Patterns of Care and Survival Outcomes for Malignant Sex Cord Stromal Testicular Cancer: Results from the National Cancer Data Base

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Abstract

Purpose:

Sex cord stromal tumors of the testis comprise less than 5% of testicular neoplasms. Consequently, data regarding patterns of care and survival are sparse. Using a large national database, we sought to provide a more definitive analysis of outcomes and management of these malignancies.

Materials and Methods:

Data were obtained from the National Cancer Data Base. Patients diagnosed from 1998 to 2011 with 2 of the most frequent sex cord stromal tumors of the testis, including Leydig and Sertoli cell tumors, were selected for study. Overall survival estimates were assessed by the Kaplan-Meier method.

Results:

Of the 79,120 cases of testicular cancer between 1998 and 2011, 315 (0.39%) were primary malignant Leydig or Sertoli cell tumors. Median patient age was 43 years for both tumors. Of the 315 patients 250 (79%) had malignant Leydig cell tumors and 65 (21%) had malignant Sertoli cell tumors, of which 94% and 78%, respectively, were stage I. Overall survival at 1 and 5 years for stage I Leydig cell tumors was 98% (95% CI 96–100) and 91% (95% CI 85–96), and for stage I Sertoli cell tumors overall survival was 93% (95% CI 83–100) and 77% (95% CI 62–95), respectively (p = 0.015). Of patients with stage I Leydig and Sertoli cell tumors 94% and 84%, respectively, received no further treatment following orchiectomy.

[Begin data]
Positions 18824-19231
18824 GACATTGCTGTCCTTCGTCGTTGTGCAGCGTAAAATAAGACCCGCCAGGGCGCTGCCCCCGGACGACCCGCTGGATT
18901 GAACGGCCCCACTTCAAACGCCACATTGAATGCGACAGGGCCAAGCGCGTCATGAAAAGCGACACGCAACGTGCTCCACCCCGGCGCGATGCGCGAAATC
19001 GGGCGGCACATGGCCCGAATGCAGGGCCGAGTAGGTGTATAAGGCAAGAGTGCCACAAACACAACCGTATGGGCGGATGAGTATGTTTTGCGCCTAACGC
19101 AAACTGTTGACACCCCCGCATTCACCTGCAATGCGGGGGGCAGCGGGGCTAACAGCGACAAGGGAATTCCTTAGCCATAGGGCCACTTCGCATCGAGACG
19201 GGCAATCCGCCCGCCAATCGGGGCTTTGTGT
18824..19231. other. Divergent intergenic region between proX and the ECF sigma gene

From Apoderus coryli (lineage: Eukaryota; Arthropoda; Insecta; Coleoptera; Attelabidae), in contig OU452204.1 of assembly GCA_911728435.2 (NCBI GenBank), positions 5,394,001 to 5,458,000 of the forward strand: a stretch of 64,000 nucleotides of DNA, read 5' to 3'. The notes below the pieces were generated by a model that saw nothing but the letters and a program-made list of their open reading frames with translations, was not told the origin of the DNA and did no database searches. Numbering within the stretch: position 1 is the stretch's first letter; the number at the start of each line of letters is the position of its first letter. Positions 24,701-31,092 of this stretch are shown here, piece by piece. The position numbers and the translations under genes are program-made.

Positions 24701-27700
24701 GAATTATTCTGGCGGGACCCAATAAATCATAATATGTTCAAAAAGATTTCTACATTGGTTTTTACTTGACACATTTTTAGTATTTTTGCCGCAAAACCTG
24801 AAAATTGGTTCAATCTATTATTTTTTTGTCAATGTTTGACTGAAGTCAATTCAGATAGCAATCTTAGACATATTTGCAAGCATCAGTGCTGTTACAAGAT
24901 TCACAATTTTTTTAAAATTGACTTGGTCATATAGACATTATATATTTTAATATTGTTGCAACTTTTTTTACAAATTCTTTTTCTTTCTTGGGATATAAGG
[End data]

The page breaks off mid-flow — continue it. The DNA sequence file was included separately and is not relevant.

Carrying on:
Conclusions:

Five-year survival estimates of stage I Leydig and Sertoli cell tumors are significantly lower compared to those of stage I germ cell tumors with Sertoli cell tumors significantly worse than Leydig cell tumors. These differences in the survival of sex cord stromal tumors indicate the importance of large databases to evaluate the efficacy of treatment for rare neoplasms.

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